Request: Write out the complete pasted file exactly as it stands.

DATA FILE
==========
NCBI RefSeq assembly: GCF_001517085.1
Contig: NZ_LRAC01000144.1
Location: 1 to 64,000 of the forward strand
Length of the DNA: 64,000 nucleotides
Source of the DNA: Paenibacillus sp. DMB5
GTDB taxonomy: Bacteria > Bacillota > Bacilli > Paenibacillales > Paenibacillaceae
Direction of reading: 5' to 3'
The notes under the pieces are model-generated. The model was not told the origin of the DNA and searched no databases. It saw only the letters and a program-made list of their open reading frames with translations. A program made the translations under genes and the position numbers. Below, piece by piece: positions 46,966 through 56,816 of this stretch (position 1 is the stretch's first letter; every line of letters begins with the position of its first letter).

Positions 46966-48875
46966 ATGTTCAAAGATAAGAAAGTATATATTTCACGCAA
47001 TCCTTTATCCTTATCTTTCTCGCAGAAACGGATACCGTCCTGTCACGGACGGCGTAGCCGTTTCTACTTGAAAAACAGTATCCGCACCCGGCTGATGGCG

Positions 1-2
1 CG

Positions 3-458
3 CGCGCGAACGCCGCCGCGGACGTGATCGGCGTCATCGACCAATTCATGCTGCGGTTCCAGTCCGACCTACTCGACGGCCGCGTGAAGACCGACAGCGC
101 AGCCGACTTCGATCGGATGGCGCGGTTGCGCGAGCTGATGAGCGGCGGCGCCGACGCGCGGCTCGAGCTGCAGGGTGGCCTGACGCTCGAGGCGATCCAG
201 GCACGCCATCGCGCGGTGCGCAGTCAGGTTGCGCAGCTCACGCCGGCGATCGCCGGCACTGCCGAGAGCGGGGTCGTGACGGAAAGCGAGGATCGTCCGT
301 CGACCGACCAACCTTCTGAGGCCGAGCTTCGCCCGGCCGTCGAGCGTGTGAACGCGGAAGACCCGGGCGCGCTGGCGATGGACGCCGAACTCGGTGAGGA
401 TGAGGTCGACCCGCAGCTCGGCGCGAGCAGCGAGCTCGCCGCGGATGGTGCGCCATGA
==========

NCBI RefSeq assembly: GCF_001517085.1
Contig: NZ_LRAC01000144.1
Location: 1 to 64,000 of the forward strand
Length of the DNA: 64,000 nucleotides
Source of the DNA: Paenibacillus sp. DMB5
GTDB taxonomy: Bacteria > Bacillota > Bacilli > Paenibacillales > Paenibacillaceae
Direction of reading: 5' to 3'
The notes under the pieces are model-generated. The model was not told the origin of the DNA and searched no databases. It saw only the letters and a program-made list of their open reading frames with translations. A program made the translations under genes and the position numbers. Below, piece by piece: positions 46,966 through 56,816 of this stretch (position 1 is the stretch's first letter; every line of letters begins with the position of its first letter).

Positions 46966-48875
46966 ATGTTCAAAGATAAGAAAGTATATATTTCACGCAA
47001 TCCTTTATCCTTATCTTTCTCGCAGAAACGGATACCGTCCTGTCACGGACGGCGTAGCCGTTTCTACTTGAAAAACAGTATCCGCACCCGGCTGATGGCG

Positions 1-2
1 CG

Positions 3-458
3 CGCGCGAACGCCGCCGCGGACGTGATCGGCGTCATCGACCAATTCATGCTGCGGTTCCAGTCCGACCTACTCGACGGCCGCGTGAAGACCGACAGCGC
101 AGCCGACTTCGATCGGATGGCGCGGTTGCGCGAGCTGATGAGCGGCGGCGCCGACGCGCGGCTCGAGCTGCAGGGTGGCCTGACGCTCGAGGCGATCCAG
201 GCACGCCATCGCGCGGTGCGCAGTCAGGTTGCGCAGCTCACGCCGGCGATCGCCGGCACTGCCGAGAGCGGGGTCGTGACGGAAAGCGAGGATCGTCCGT
301 CGACCGACCAACCTTCTGAGGCCGAGCTTCGCCCGGCCGTCGAGCGTGTGAACGCGGAAGACCCGGGCGCGCTGGCGATGGACGCCGAACTCGGTGAGGA
401 TGAGGTCGACCCGCAGCTCGGCGCGAGCAGCGAGCTCGCCGCGGATGGTGCGCCATGA